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Thursday, June 5, 2008

Core inflation and other lies

The U.S. Government, in a ploy worthy of some economically mismanaged third world hellhole, has taken to emphasizing so-called core inflation rather than the higher "headline", or real, inflation.

Core inflation removes the prices of food and fuel from the calculation on the grounds that, since these can be very volatile, using them distorts the month to month comparisons. That is true as far as it goes.

The problem is that it doesn't go far enough.

First, the government persists in using "core inflation' for year to year comparisons. This is a gross misuse since the extreme volatility of prices for food and fuel, which is the excuse for deleting these staple of everyday life from the index, is much reduced when the comparison period is a year.

The second issue is that it is really hard to avoid paying for food and we are severely limited in our ability, at least in the short term, to reduce our fuel consumption.

Creating an index that tells the truth and nothing but the truth, but neglects to tell the whole truth, is not something that criminal courts, for example, look kindly upon.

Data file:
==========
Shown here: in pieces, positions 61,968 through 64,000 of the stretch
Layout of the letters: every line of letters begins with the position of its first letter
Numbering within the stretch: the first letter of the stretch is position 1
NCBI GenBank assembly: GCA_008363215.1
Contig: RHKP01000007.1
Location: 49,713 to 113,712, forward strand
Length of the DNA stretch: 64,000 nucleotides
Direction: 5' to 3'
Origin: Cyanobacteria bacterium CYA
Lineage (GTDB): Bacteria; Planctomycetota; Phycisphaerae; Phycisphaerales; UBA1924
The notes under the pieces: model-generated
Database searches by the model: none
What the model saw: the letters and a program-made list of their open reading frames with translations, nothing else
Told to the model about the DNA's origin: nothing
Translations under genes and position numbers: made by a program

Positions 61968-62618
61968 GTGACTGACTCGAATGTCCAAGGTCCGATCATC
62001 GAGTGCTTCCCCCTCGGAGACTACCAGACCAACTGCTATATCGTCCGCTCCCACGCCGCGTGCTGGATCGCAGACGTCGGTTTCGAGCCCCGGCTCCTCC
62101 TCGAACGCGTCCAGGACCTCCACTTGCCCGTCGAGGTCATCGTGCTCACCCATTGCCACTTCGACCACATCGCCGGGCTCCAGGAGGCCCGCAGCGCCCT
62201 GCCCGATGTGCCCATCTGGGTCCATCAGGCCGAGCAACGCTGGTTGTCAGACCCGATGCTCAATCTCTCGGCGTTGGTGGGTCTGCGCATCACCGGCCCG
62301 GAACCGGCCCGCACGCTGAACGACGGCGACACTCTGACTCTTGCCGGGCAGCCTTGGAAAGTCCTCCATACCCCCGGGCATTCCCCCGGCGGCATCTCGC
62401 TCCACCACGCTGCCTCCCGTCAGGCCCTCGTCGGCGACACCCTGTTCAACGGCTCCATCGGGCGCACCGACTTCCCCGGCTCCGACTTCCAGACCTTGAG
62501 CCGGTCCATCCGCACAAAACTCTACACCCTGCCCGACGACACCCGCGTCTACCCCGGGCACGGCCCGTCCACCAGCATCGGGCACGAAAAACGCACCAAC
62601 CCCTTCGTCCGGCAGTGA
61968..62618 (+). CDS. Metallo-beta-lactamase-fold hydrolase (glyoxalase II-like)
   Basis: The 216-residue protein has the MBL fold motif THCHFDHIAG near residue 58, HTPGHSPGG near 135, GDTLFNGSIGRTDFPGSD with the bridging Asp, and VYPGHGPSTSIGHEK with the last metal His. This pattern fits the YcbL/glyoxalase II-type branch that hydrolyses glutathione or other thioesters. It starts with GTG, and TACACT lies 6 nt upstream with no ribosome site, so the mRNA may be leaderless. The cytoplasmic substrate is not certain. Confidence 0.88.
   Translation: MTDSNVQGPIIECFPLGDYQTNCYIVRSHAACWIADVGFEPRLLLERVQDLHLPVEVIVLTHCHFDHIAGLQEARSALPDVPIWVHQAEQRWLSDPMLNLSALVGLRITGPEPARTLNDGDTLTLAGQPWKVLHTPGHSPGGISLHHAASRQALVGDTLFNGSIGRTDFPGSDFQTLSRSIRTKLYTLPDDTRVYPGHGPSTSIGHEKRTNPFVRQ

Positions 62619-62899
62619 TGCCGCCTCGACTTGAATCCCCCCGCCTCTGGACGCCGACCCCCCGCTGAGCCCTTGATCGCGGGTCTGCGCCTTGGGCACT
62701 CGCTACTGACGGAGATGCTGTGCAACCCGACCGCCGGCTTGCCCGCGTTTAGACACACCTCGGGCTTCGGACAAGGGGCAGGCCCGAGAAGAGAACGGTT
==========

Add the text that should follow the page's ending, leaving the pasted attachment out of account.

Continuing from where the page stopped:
The reality is that individual consumers have to deal with headline inflation - not core inflation or some other funny number dreamed up by government statisticians who, while they may not be playing politics, nevertheless seem to be wrong. Anecdotal evidence about the cost of food, fuel, clothes, travel, rent, medical care etc. etc. suggests that prices are rising much faster even than the headline inflation index.

Tell us the truth. The vast majority of us are mature enough to handle it and the politicians, if they ever tried speaking truth, would get an interesting surprise.

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